Scatter plot of the different CO 2 proxies as a function of the reconstructed temperature, which is derived from the benthic δ 18 O record as shown in Fig. 1. Only records with filled symbols δ 11 B h (Hönisch et al., 2009), B/Ca (Tripati et al., 2009), alkenones+ δ 11 B s (Seki et al., 2010), stomata data (Kürschner et al., 1996, 2008; Retallack 2009), and the ice-core record (Petit et al., 1999; Siegenthaler et al., 2005; Lüthi et al., 2008) are used for further analysis. For reasons of transparency CO 2 is plotted in ppmv. If CO 2 would be plotted as ln(CO 2 /CO 2 , ref ) a similar picture emerges. The latter is physically more consistent as it takes the saturation of the absorption bands into account.

Scatter plot of the different CO 2 proxies as a function of the reconstructed temperature, which is derived from the benthic δ 18 O record as shown in Fig. 1. Only records with filled symbols δ 11 B h (Hönisch et al., 2009), B/Ca (Tripati et al., 2009), alkenones+ δ 11 B s (Seki et al., 2010), stomata data (Kürschner et al., 1996, 2008; Retallack 2009), and the ice-core record (Petit et al., 1999; Siegenthaler et al., 2005; Lüthi et al., 2008) are used for further analysis. For reasons of transparency CO 2 is plotted in ppmv. If CO 2 would be plotted as ln(CO 2 /CO 2 , ref ) a similar picture emerges. The latter is physically more consistent as it takes the saturation of the absorption bands into account.

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The gradual cooling of the climate during the Cenozoic has generally been attributed to a decrease in CO2 concentration in the atmosphere. The lack of transient climate models and, in particular, the lack of high-resolution proxy records of CO2, beyond the ice-core record prohibit, however, a full understanding of, for example, the inception of the...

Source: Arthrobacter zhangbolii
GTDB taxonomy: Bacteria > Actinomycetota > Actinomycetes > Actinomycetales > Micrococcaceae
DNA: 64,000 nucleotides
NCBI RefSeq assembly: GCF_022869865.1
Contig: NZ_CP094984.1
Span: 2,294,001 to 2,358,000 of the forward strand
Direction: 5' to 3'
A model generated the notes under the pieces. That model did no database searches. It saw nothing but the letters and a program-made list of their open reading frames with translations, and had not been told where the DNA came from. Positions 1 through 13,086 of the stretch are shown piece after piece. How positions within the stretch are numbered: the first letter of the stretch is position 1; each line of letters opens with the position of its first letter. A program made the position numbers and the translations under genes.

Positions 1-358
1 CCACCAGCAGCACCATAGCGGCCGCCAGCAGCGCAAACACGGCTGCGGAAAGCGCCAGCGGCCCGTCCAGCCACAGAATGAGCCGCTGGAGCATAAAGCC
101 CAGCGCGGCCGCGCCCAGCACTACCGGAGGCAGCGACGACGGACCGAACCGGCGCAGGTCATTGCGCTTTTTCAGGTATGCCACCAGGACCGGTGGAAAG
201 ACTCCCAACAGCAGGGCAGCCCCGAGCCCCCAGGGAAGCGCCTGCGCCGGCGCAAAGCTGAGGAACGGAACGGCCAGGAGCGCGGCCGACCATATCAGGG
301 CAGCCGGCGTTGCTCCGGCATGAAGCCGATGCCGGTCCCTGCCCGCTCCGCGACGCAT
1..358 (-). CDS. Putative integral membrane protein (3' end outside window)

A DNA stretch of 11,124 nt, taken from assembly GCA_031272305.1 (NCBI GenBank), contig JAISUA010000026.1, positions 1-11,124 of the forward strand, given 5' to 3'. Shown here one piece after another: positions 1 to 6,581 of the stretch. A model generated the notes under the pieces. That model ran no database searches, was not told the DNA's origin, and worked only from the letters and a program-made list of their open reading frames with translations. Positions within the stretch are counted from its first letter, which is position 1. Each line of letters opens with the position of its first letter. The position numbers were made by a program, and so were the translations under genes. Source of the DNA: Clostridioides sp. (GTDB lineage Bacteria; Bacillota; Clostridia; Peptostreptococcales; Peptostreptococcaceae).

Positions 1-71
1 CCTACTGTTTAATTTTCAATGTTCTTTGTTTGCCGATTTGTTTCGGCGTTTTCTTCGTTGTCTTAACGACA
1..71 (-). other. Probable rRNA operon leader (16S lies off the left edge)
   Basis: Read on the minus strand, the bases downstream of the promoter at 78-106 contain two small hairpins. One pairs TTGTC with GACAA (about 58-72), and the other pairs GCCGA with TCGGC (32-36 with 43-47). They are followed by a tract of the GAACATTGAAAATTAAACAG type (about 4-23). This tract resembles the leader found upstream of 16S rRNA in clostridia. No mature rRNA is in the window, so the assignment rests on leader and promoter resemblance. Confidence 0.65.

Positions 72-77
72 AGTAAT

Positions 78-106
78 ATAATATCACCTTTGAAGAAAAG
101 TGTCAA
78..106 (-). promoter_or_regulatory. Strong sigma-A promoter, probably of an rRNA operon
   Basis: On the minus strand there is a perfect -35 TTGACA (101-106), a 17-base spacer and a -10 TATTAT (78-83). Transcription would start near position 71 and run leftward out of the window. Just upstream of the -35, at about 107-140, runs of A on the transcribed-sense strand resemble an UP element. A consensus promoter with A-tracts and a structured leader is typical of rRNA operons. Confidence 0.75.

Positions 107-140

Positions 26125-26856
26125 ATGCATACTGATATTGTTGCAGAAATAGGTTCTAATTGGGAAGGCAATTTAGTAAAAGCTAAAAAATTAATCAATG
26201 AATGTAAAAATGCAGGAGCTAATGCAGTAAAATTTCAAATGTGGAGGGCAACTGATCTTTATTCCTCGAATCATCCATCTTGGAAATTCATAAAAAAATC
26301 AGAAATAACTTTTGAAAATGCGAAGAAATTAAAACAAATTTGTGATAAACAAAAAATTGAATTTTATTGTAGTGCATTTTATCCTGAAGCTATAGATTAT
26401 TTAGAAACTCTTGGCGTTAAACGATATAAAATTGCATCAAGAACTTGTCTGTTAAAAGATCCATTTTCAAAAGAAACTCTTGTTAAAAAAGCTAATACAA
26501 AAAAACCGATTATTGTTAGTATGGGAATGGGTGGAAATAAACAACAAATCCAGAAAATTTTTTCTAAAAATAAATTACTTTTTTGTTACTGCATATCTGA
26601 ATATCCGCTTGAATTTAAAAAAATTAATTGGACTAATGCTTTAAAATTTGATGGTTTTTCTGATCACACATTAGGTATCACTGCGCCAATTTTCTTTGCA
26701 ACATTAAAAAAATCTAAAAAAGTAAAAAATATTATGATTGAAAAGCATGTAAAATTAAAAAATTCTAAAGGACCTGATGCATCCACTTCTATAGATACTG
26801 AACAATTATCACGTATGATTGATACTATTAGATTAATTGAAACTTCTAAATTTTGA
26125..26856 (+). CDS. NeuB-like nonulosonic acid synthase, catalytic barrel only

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... δ 18 O record offers a framework to do so. We use the modelled temperature as a tool to select mu- tually consistent CO 2 records by assuming that there is a re- lation between CO 2 and T NH , which is comparable to the relation found in ice cores. In fact, this is justified as sev- eral independent proxies do show a similar linear relation (Fig. 4). Different methodologies may explain why the δ 11 B h (δ 11 B from Hönisch et al., 2009) is more consistent with the ice cores CO 2 data then the δ 11 B p (δ 11 around glacial and interglacial extremes, which was not done by Pearson and Palmer (2000). In addition, it has been ar- gued that the Pearson and Palmer (2000) data need to be ...
Context 2